On its front page Wednesday, the nation’s largest newspaper by circulation said NASCAR’s problems “seem to have spun out of control.” “Long a Cultural Icon, NASCAR Hits the Skids,” reads the headline on the article in The Wall Street Journal. One of the article’s two writers, Tripp Mickle, graduated from Myers Park High in Charlotte. The article says NASCAR’s largely working class and white fan base is aging and was knocked harder by the recession than more-affluent fan bases of other major national sports. “There’s no magic pill for this one,” former NASCAR race team owner Ed Rensi told the Journal. “It’s about economics and demographics.” NASCAR also has suffered from a lack of stars, the article
On March 2, the 79-year-old Allison will be inducted into the city of Hampton, Georgia’s Speedway Lane Hall of Fame. Hampton, of course, is the home of Atlanta Motor Speedway, which hosts all three NASCAR racing series that weekend (March 3-5). Established in 2013, Hampton’s Speedway Lane Hall of Fame will honor Allison’s legacy that includes being a five-time winner at AMS, 1983 Winston Cup Series champion and was inducted into the NASCAR Hall of Fame in 2011. Allison joins several other NASCAR luminaries in the Speedway Lane Hall including Rex White, NASCAR Hall of Famers Richard Petty (six-time AMS winner) and five-time AMS winner Bill Elliott, Jeff Gordon (five-time AMS winner), Speedway Motorsports Inc. chairman Bruton Smith and Atlanta Motor Speedway president Ed Clark.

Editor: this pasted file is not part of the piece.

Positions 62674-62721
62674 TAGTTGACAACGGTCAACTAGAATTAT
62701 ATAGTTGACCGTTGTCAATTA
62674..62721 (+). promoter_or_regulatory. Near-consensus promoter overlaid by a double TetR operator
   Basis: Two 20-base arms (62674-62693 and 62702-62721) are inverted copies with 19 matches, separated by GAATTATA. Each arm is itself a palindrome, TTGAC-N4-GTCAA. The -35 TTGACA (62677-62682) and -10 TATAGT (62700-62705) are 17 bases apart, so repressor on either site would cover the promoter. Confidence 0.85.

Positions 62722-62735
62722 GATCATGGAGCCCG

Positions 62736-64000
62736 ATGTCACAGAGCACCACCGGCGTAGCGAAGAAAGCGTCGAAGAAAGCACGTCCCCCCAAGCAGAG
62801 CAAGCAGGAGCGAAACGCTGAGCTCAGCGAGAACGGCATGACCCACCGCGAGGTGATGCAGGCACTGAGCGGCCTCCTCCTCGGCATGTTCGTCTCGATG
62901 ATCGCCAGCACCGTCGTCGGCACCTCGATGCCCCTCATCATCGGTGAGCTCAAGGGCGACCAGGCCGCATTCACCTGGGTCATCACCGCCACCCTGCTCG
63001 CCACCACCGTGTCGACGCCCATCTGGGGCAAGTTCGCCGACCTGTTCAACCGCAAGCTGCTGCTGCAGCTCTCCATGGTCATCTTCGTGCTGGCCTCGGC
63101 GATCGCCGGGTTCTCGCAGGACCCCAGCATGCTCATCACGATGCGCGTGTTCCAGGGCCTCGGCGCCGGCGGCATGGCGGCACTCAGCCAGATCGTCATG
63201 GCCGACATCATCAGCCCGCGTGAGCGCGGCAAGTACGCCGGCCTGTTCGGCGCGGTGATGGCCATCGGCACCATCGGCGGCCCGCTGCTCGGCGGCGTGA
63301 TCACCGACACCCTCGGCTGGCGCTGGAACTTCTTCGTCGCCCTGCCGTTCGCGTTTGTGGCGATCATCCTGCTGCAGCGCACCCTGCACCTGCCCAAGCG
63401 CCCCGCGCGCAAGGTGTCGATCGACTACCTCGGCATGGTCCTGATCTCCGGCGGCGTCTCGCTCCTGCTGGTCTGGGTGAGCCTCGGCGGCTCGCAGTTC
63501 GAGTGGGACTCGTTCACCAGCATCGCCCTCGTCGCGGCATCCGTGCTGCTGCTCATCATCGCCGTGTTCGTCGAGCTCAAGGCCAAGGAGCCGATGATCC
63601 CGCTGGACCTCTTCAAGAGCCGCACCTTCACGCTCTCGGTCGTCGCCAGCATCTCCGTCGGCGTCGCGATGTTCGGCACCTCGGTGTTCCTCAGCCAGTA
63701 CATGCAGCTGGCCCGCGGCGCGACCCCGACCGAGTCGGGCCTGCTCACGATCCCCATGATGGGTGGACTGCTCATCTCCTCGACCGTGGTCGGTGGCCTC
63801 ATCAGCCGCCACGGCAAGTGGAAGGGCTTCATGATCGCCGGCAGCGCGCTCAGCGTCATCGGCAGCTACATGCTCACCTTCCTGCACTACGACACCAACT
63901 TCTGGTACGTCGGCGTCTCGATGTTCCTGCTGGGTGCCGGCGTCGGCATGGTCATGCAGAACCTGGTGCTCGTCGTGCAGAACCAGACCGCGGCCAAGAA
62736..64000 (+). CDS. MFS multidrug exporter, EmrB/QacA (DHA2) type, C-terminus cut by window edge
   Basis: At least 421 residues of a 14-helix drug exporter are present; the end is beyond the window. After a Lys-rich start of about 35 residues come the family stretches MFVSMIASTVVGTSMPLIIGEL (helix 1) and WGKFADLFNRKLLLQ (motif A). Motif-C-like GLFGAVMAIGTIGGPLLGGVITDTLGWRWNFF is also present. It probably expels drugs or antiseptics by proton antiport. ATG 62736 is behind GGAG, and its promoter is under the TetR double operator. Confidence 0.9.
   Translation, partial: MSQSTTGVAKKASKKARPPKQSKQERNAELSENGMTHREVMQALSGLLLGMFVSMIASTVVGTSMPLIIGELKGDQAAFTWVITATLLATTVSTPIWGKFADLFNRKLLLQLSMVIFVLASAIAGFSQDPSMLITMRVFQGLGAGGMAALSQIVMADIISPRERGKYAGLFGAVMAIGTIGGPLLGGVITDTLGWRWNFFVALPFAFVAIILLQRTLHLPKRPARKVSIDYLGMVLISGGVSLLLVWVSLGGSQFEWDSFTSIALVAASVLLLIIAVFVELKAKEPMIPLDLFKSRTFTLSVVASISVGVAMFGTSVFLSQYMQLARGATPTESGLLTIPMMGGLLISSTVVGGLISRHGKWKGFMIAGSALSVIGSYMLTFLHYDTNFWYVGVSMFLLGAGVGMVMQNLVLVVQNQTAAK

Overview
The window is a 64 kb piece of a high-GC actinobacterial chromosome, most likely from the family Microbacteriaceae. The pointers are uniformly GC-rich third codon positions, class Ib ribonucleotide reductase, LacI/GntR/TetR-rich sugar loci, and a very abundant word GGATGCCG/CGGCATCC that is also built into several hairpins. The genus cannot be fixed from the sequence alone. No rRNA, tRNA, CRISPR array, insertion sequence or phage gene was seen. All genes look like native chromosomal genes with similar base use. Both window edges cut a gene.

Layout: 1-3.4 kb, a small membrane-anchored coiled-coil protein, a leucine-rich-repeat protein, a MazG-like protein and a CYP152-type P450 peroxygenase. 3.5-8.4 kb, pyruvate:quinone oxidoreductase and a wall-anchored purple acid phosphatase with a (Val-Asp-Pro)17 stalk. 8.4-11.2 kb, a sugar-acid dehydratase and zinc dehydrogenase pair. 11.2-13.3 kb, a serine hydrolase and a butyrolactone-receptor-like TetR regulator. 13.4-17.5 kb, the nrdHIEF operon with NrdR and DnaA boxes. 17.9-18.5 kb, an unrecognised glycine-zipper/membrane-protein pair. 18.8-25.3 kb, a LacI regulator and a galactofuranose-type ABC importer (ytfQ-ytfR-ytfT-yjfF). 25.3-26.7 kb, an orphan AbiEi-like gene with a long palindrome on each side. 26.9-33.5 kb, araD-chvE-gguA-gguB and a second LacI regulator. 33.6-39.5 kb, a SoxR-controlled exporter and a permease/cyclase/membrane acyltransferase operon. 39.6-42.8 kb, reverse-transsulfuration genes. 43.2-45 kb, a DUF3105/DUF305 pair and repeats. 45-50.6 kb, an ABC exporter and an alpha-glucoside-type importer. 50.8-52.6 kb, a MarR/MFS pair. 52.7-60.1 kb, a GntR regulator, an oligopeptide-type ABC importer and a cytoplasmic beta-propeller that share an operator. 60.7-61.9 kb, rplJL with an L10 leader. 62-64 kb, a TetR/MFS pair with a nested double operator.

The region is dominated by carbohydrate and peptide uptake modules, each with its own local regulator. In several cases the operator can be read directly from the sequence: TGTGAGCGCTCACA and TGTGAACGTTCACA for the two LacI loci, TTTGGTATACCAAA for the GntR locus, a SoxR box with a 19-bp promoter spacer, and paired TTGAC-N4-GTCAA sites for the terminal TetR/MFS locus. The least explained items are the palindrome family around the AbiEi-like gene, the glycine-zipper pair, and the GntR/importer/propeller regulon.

Keselowski said Wednesday at Daytona International Speedway that the next key area for all sports is to “find a definitive way to diagnose a mild concussion. Until we can definitively define a mild concussion, we’re going to have one or two end results. “We’re either going to have drivers sit out when they don’t really have a concussion, or we’re going to have the long-term effect of drivers that have faced multiple concussions and developed CTE (Chronic Traumatic Encephalopathy), Parkinson’s, Alzheimer’s, all the things that go with it. As part of its updated concussion protocol, NASCAR announced Feb. 17 that it will require infield care center physicians to incorporate the SCAT-3 diagnostic tool in screening for head injuries.